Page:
Haven's Kitchen would love to be a part of your Thanksgiving dinner with everyon...Read more >
If you aren’t planning on cooking this Thanksgiving, Haven’s Kitchen...Read more >
We invite you into Haven's Kitchen to learn more about our story. Recently relea...Read more >
Stop by to enjoy a delicious seasonal lunch in our cafe! Soup: Chicken ...Read more >
Haven’s Kitchen commits to supporting our local economy is as many ways as we can. While we do tend to focus on food and farmers, we also want to highlight small business owners in NYC who are creating beautiful things with thoughtful techniques and traditional methods. In addition to the joy of supporting local businesses in our shop, we love that we can build personal relationships with our purveyors. We create stronger ties to our purveyors by connecting their products to their story.
Julia, our Director of Operations, met Jean & Kate through friends years ago, and recently overheard one of them discussing their budding granola production and supper club. When she found out that the ladies were making pottery, she knew that they would be a perfect fit for our shop.
Read our interview below to learn more about how their supper club led them to throwing pottery and much more.
HK: As a three part business (like us!), how did the supper club morph into pottery and granola production?
J & K: It was a pretty unexpected merger of a few different experiences. Kate had traveled to Argentina in the fall of 2010 and had an amazing experience at the home of a chef turned supper club host. She came back to Brooklyn and was really excited to see what the Brooklyn supper club scene was all about. We attended a few suppers and loved the intimacy and the community feel, and thought that we could attempt something similar but with a different approach. We met as volunteers at God’s Love We Deliver, a Manhattan based non-profit dedicated to feeding those who can’t feed themselves, and it wasimportant to us to model our business on similar principles. In this spirit, all proceeds from our suppers are donated to various food based non-profits throughout the city. From the very initial talks about working into a project like this, I wanted the table to be a reflection of my love for design and my love for all things handcrafted. I was taking classes at a pottery studio at the time, so the marriage of a supper club and of handmade ceramics and table linens seemed pretty perfect. The granola has always been our take home treat at the end of our suppers and with enough positive feedback from our guests we knew there was a larger market out there for it.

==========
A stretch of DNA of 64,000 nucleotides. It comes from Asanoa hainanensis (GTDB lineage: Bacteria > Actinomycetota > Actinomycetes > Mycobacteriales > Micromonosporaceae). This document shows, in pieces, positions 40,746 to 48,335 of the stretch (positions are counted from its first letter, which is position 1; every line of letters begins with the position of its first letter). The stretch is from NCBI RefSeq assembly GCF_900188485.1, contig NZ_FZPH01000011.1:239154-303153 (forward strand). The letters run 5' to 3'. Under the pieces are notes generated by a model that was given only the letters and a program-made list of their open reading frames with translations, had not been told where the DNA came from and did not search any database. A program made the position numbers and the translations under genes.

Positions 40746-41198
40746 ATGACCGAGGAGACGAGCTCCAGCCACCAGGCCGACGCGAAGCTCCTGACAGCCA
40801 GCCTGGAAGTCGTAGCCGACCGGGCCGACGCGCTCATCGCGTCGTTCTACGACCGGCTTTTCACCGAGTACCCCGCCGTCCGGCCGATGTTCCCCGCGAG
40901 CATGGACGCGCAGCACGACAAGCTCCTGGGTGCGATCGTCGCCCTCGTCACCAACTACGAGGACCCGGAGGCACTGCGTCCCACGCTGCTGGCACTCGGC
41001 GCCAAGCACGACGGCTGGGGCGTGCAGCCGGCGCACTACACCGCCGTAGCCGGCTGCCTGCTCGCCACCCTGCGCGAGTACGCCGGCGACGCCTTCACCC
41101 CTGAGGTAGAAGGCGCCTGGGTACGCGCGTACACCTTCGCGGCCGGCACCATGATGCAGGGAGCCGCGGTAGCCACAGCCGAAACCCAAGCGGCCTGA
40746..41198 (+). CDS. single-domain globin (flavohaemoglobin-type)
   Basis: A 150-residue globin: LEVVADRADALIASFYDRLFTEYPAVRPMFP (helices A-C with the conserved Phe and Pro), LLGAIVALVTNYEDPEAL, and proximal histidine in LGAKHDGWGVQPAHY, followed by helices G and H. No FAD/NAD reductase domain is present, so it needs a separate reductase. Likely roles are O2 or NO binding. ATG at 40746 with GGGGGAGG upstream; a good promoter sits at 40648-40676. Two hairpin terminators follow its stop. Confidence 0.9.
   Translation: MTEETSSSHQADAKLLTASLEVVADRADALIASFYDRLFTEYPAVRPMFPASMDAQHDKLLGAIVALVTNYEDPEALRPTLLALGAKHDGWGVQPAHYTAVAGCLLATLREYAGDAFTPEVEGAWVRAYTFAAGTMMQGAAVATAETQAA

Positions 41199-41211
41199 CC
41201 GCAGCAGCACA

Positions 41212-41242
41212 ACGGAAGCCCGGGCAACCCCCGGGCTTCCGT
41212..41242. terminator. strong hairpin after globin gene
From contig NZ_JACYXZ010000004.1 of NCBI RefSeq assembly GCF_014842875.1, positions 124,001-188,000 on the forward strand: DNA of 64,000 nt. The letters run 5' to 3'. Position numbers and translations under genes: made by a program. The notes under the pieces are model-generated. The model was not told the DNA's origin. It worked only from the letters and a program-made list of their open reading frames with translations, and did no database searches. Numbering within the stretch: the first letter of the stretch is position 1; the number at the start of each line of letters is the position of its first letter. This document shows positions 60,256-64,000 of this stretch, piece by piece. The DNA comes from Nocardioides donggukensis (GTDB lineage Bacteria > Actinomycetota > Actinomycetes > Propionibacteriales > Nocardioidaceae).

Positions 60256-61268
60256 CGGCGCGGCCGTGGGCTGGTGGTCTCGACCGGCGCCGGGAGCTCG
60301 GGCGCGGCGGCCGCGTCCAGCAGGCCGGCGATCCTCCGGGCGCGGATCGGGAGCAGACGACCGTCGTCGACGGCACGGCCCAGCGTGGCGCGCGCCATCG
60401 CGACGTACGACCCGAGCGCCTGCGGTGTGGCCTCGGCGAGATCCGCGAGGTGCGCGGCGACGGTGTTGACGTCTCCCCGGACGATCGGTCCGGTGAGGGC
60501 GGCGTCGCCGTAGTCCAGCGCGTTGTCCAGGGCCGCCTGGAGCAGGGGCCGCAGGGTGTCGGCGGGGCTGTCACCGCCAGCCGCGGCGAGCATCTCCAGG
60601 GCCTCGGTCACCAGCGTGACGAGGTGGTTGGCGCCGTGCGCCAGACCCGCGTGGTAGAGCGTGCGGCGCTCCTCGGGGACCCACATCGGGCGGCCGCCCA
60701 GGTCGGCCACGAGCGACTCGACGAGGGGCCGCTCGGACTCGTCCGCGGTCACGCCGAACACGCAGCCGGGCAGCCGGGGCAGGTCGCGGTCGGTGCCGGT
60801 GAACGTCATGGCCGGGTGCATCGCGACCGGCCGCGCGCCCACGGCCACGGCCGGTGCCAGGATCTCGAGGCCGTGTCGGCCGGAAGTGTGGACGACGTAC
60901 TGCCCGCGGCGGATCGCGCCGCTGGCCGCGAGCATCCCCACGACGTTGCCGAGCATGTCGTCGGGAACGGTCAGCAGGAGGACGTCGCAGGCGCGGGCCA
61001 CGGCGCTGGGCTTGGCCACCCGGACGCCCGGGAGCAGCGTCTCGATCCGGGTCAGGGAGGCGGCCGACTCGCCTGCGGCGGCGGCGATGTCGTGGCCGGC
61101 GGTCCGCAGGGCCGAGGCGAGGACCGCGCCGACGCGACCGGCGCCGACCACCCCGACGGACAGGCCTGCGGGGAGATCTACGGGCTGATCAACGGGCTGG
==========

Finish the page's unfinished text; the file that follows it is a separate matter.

HK: Jean, did you have a background in pottery before beginning this process?
J & K: A few years ago, I took a couple of weeks off from work and traveled down to Costa Rica to stay on an organic vegetable farm about an hour inland from the Pacific coast. While there I met a potter whose work and approach to his art was completely inspiring. I brought as many of his pieces as I could back with me to Brooklyn and now consider them some of my most prized possessions. Knowing there was a pottery studio a block from my home in Brooklyn, I signed myself up for classes. Working with clay proved to be incredibly intuitive, and I haven’t strayed far from the studio since. I set out to replace all of my kitchen wares with my handmade work, and once I had done that, we were in the process of launching Jean & Kate. It seemed like the perfect home for any future work coming out of the kiln.
HK: How do you source materials for your pottery?
J & K: There aren’t too many raw materials to source for my current work. I work with one clay body for the most part; it’s a brown stoneware that I source from a supplier in New Jersey. The glaze that I use most often is mixed on site at the studio. I am excited to start experimenting with other clay bodies such as porcelain and terra cotta and seeing how my work evolves with different clay color and texture.
HK: How long does each piece take, start to finish?
J &K: Working with clay can be a slow, fickle process. A single bowl can take up to 2 weeks to throw, dry and fire. And once you put the piece in the kiln, there are no guaranteesthat it will come out the way you expect it to. That is something I have learned along the way- to embrace pottery as a handmade craft that is delightfully unpredictable!
HK: Where do you hope your small business takes you?
J & K: We are both pretty excited to continue expanding our small batch granola business. We have been selling both the granola and the pottery at The Brooklyn Flea in Fort Greene and at Smorgasburg in Dumbo since the beginning of the summer. Offering a product to our community that is made around the corner from where we are selling it is something that we are proud of. We hope tocontinue to host the supper club as a means of supporting the community around us and as our way of learning and experimenting with food as long as we can. We feel so lucky to have hit the milestones we have met so far, and would love one day to have our very own brick and mortar shop.